Elizabeth Smart's dad describes kids' reaction to him coming out as gay




 

Ed Smart, father of kidnapping survivor Elizabeth Smart, was forced into the public eye in 2002 when his daughter was abducted from her Salt Lake City bedroom in the middle of the night. She was 14 years old.

Back then, Smart used his voice to fight for her miraculous rescue. Now he's sharing his own story.

In our exclusive interview, Smart reveals how difficult it was to come out as gay to his family and friends - and how it's affected his relationship with his children.

Ed Smart, father of Elizabeth Smart: "There is no cure" for being gay

"The thing about it is I never looked at myself as being gay. I know this sounds crazy," Smart told "CBS This Morning" co-host Gayle King.

"I remember guys that kind of came up to me, and I just thought, you know, 'Please just get away. You know, this is not me. This is not me,'" Smart added. "And I felt like, you know, this is not where I want my life to go. I've, you know, gone on a mission, I've, you know, I'm trying to do what I'm supposed to do."

"According to the church," King said.

"According to the church," he responded. For decades, the Mormon father of six was tormented with an inner truth he did not want to tell, including during the investigation of his daughter's abduction, which dominated news coverage at the time. Elizabeth was kidnapped in June 2002 and rescued nine months later, found only a few miles from her Utah home. Smart said he was worried his secret would be revealed. "You know here we are the front page of the Enquirer," Smart said.

"So did the police at one point view you as a suspect?" King asked.

"The thing is, when a child goes missing, the first ones that they have to look at is the family," Smart responded.

He explained one of the theories police had about Elizabeth's abduction: "They potentially thought that somebody was blackmailing me… because I was gay."

"That somehow I was having this gay affair, which was absolutely not," Smart said. "In my mind, I thought, 'I've lost Elizabeth, and now I'm losing Lois, and I'm losing my family.' Everything that really means anything to me. How can it be that I have this thing inside of me that I can't get rid of?"

Now 64 and divorced, Smart described how he came out with the truth to his children about a year ago.

"I went in and called each one of them. This was 5 o'clock in the morning," Smart said. "I said, you know, 'Your mother and I are getting a divorce and I'm gay.'"

"But did you ever think, 'Maybe we should gather everyone together and tell every-' I'm just thinking being the child on the other side of that line," King said.

"Right," Smart said. "I wanted each one of them to hear this from me. And yes, it would have been nice if they had been in front of me. But I wanted this pain and this struggle to be over with."

Asked how his children were supposed to process that because it was like he threw a grenade in the middle of the family, Smart said, "That grenade had been building for so many years that when it had an opportunity of going off, it was ready to."

He recounted the children's reactions ranged between "Well, dad, if you're gay, you're gay. I still want you in my life" to the shock of, "You're what? You're what?"

Smart said he has a relationship with his children today.

"I know that they're processing this, they're, you know, probably struggling through this," Smart said. "It's not an easy thing. But I do feel their love. And I'm very, very grateful for that."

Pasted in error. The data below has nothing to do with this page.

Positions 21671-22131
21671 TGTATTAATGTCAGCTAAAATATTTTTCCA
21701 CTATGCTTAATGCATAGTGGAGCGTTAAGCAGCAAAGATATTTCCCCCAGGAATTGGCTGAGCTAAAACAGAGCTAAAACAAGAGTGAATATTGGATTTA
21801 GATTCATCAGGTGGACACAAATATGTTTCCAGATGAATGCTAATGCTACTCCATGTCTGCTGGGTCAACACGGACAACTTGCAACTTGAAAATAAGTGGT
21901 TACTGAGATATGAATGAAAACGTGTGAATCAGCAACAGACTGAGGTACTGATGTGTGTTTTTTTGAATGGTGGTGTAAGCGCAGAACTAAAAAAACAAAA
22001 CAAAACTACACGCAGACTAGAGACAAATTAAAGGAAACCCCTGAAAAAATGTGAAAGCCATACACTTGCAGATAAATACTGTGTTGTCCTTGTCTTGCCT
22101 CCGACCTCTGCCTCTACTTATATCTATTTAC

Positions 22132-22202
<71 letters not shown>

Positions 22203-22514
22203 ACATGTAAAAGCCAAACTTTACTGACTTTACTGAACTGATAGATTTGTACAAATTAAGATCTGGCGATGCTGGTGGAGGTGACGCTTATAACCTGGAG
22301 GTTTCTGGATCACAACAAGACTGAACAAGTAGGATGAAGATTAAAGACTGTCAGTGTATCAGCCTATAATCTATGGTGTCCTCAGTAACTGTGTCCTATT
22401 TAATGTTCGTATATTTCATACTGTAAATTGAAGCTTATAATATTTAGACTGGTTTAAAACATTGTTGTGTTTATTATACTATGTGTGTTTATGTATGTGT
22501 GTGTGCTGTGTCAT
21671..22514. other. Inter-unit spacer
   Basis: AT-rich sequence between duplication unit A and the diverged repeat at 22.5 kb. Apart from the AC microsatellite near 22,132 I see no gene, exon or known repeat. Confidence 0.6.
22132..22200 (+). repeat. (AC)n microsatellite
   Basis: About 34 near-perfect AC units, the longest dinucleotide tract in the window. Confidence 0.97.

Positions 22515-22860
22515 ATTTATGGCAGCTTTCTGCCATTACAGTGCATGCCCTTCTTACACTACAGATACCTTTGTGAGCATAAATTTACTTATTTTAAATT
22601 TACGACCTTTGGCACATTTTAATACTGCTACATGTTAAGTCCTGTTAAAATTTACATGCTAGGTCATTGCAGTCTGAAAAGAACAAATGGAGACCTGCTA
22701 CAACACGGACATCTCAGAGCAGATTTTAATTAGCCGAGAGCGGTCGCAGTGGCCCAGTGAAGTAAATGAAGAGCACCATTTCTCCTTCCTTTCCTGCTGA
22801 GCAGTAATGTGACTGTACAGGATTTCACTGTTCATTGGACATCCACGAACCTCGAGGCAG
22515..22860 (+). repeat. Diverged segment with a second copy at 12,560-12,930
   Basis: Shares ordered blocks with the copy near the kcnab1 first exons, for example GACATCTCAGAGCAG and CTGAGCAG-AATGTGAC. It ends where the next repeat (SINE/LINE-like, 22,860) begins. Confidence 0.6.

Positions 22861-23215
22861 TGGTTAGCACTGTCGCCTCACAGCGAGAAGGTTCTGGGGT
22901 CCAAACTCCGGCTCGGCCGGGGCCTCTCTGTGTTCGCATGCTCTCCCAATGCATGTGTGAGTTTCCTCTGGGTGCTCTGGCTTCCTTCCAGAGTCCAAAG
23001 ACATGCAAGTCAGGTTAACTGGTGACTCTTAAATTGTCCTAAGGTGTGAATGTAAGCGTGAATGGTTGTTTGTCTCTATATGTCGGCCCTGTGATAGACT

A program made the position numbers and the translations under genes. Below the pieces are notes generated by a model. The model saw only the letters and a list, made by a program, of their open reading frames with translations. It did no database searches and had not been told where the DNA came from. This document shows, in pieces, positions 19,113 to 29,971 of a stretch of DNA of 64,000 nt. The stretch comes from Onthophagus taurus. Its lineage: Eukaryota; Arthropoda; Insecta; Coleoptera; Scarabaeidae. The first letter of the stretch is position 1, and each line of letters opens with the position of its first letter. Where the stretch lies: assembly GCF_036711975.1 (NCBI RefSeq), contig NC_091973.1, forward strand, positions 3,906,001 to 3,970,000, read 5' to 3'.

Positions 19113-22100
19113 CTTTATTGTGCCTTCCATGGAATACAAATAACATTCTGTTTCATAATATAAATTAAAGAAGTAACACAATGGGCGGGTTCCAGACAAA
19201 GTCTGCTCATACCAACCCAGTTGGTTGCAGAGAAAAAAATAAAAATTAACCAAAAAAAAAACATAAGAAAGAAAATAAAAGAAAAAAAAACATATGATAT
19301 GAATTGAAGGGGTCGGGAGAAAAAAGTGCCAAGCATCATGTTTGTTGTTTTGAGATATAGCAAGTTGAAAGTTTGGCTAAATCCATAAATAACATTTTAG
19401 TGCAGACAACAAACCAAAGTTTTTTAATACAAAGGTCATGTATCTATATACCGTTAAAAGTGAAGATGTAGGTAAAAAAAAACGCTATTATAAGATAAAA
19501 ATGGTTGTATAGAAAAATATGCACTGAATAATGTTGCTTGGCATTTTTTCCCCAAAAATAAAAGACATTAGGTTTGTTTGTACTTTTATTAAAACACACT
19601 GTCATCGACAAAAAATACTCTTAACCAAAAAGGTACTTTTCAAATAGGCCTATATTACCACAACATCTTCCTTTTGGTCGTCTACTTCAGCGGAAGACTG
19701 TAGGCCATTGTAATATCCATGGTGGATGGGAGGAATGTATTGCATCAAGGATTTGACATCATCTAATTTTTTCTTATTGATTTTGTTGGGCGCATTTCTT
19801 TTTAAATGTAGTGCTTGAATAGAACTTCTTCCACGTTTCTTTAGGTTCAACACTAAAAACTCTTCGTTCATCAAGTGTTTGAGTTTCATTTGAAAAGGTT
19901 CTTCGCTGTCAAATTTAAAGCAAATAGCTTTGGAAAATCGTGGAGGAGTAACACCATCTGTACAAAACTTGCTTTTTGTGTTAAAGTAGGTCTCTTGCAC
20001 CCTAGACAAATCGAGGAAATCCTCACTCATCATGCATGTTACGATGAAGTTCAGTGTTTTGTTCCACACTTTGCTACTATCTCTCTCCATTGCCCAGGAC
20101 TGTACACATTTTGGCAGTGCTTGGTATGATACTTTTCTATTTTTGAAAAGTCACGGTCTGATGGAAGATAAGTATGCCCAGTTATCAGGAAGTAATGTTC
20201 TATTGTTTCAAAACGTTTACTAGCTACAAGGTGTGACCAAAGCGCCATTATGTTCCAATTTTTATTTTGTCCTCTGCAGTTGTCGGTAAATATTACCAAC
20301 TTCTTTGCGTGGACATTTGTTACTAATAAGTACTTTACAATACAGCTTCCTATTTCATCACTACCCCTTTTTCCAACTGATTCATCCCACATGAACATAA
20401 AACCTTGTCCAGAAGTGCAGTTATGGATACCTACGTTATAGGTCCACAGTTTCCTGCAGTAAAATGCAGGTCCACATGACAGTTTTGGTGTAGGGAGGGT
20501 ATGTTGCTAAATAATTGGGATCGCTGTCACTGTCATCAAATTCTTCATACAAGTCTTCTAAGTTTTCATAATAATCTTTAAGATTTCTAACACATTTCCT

Smart was married to his wife, Lois, for 34 years. He said he thought Lois was "the one." "I mean, really did. I just thought, 'You know, this can work,'" Smart said, adding, "We were happy."

"I mean, during the course of our marriage, you know, there were times where I would have these feelings come up," Smart said. "You know, 'Why do I feel this way? Why do I find this guy super attractive?' And I just wanted to push it down and, you know, 'Please go away. I don't need this in my life.'"

About four years ago, Smart said his wife asked him an unexpected question: "Ed, are you gay?"

"I said, you know, 'What does that mean?'" Smart recounted. "Does that mean that I've been unfaithful to her? Does that mean that I have, you know, gone out and been with other men?"

"Had you?" King asked.

"And my answer was, 'Absolutely not. It never has been,'" Smart said. "And I've fought that. And I don't think that people understand the fight that goes on inside. And I feel horrible that our marriage has ended."

Smart called Lois "a wonderful woman."

"I wish somehow she understood," he said. "I think she believes that it was my choice. And, yes, it was my choice to end our marriage."

"But it wasn't your choice to be gay, you're saying?" King asked.

"It was not my choice to be gay. Until I left her, I was always faithful," Smart said. The question of whether their marriage was a "sham" came up, he said.

"I'm saying, 'Absolutely not. You know, I loved you. We had many good years together.' Was I fighting this internal fight? Yes, I was," he said.

Smart said he'd rather have people hear his truth from him rather than the rumor mill. And to those who say, "Ed, you have a problem," Smart said: "I would say that my problem was that I was trying to be straight when I was gay."

"What is next for Ed Smart?" King asked.

"I don't know what is next for Ed Smart," he said with a laugh, but added he is dating.

"I plan on being happy. And I plan on having a very full life," Smart said. "And I want each one of my children to be happy. And I want Lois very much to be happy."

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